Because cerebrovascular hemorrhage in newborns is often associated with fluctuations in cerebral blood flow, this study was designed to investigate the effects of pulsatile flow in isolated cerebral arteries from neonatal piglets. Arteries mounted on cannulas were bathed in and perfused with a physiologic saline solution. An electronic system produced pulsations, the amplitude and frequency of which were independently controlled. At constant mean transmural pressure (20 mm Hg), increasing flow in steps from 0 to 1.6 mL/min under steady flow conditions caused a biphasic response, constriction at low flow, and dilation at high flow. Under pulsatile flow conditions (pulse amplitude 16-24 mm Hg; 2 Hz), the arteries dilated upon flow initiation and continued to dilate as mean flow increased. Dilation to pulsatile flow did not depend on the level of mean flow because switching form steady to pulsatile flow at each flow step also caused dilation. Arteries dilated further upon increasing either pulse amplitude (12-28 mm Hg; 2 Hz) or frequency (16-24 mm Hg; 4 Hz). Inhibiting nitric oxide synthesis with N(w)-nitro-L-arginine or perfusing with glutaraldehyde to decrease endothelial cell deformability significantly reduced dilations to pulsatile flow and to increased amplitude and frequency. These data suggest that the arterial response to flow is highly dependent on the mode of flow. Dilation induced by initiating pulsatile flow or increasing either pulse amplitude or frequency appears to be mediated by augmented nitric oxide release as result of shear stress-induced, deformation of the endothelial cells.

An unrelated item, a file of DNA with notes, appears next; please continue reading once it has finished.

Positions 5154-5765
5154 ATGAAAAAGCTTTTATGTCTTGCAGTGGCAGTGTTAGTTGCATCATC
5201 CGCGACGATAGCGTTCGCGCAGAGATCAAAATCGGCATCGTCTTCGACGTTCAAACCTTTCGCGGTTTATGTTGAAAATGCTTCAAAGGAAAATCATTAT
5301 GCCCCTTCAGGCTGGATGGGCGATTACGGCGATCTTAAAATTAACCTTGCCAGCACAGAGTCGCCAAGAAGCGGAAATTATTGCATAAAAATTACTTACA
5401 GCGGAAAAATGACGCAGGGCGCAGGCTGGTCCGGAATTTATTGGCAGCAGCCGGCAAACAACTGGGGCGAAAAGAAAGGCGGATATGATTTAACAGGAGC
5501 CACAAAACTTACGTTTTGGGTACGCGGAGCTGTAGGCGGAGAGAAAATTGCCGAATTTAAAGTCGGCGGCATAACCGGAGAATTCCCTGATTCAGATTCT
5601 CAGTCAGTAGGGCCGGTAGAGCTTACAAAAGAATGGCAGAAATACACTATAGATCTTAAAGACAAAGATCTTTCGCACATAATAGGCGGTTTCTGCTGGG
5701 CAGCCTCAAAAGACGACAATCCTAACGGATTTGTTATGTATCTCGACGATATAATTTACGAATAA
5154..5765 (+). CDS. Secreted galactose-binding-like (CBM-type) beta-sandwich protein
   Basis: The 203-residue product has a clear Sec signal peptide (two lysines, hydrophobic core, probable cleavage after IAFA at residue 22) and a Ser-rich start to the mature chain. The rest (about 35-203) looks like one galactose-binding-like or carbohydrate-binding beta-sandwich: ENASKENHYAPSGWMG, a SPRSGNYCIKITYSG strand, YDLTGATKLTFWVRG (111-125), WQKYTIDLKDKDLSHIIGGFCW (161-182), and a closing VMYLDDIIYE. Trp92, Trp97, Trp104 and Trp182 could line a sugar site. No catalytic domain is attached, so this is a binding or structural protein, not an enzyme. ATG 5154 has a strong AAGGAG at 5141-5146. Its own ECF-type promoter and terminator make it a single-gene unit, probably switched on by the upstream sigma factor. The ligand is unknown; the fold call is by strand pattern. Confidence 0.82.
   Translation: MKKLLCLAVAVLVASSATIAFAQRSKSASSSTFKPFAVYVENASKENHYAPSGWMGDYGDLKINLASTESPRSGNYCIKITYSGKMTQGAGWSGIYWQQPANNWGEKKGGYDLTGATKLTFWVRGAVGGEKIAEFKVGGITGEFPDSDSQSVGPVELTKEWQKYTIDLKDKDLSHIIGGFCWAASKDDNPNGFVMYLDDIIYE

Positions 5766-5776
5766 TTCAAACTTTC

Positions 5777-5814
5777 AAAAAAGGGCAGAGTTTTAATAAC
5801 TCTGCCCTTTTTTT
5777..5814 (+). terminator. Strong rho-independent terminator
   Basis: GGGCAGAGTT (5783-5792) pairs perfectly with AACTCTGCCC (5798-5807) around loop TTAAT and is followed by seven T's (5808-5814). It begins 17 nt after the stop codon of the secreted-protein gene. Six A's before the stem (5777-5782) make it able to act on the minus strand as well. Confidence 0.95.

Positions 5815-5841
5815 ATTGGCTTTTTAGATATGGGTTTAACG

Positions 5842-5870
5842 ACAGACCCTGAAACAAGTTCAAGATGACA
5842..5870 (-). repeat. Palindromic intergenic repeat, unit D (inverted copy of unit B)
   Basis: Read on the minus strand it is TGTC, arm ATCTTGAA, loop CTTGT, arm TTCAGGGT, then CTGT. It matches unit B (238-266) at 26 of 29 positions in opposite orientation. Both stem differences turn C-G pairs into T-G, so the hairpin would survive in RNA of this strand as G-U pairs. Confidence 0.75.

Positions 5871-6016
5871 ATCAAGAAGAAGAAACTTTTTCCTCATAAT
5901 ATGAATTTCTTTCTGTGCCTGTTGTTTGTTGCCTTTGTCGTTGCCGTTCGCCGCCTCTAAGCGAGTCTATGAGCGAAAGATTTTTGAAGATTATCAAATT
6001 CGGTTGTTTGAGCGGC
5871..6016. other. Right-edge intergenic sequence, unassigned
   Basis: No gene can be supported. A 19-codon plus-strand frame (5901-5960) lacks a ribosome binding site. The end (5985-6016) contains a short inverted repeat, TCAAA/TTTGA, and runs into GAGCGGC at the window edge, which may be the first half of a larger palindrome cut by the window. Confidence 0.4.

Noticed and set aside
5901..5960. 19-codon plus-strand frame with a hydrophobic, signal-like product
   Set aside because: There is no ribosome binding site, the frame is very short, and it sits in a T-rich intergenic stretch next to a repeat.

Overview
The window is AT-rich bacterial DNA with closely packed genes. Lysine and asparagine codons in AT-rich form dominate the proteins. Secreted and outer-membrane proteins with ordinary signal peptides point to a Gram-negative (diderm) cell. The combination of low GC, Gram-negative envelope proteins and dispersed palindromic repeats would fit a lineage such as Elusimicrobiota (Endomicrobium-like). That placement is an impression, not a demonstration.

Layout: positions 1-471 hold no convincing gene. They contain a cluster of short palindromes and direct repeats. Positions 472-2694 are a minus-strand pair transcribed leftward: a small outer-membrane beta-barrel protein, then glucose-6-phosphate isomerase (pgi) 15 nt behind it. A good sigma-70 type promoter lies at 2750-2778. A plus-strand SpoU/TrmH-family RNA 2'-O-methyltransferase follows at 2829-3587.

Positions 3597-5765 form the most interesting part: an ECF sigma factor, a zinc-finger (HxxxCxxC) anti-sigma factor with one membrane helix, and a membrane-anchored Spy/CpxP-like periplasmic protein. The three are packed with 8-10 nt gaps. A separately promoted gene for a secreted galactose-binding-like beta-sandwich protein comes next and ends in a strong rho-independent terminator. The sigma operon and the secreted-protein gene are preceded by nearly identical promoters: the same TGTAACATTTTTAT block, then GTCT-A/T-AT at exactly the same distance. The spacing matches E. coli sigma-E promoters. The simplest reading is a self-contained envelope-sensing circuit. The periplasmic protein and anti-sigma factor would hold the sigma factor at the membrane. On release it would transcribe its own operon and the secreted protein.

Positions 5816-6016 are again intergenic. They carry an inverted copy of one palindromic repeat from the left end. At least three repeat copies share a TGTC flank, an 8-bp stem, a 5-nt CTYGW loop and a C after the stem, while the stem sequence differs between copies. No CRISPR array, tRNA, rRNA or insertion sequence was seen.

ASJC Scopus subject areas
- Pediatrics, Perinatology, and Child Health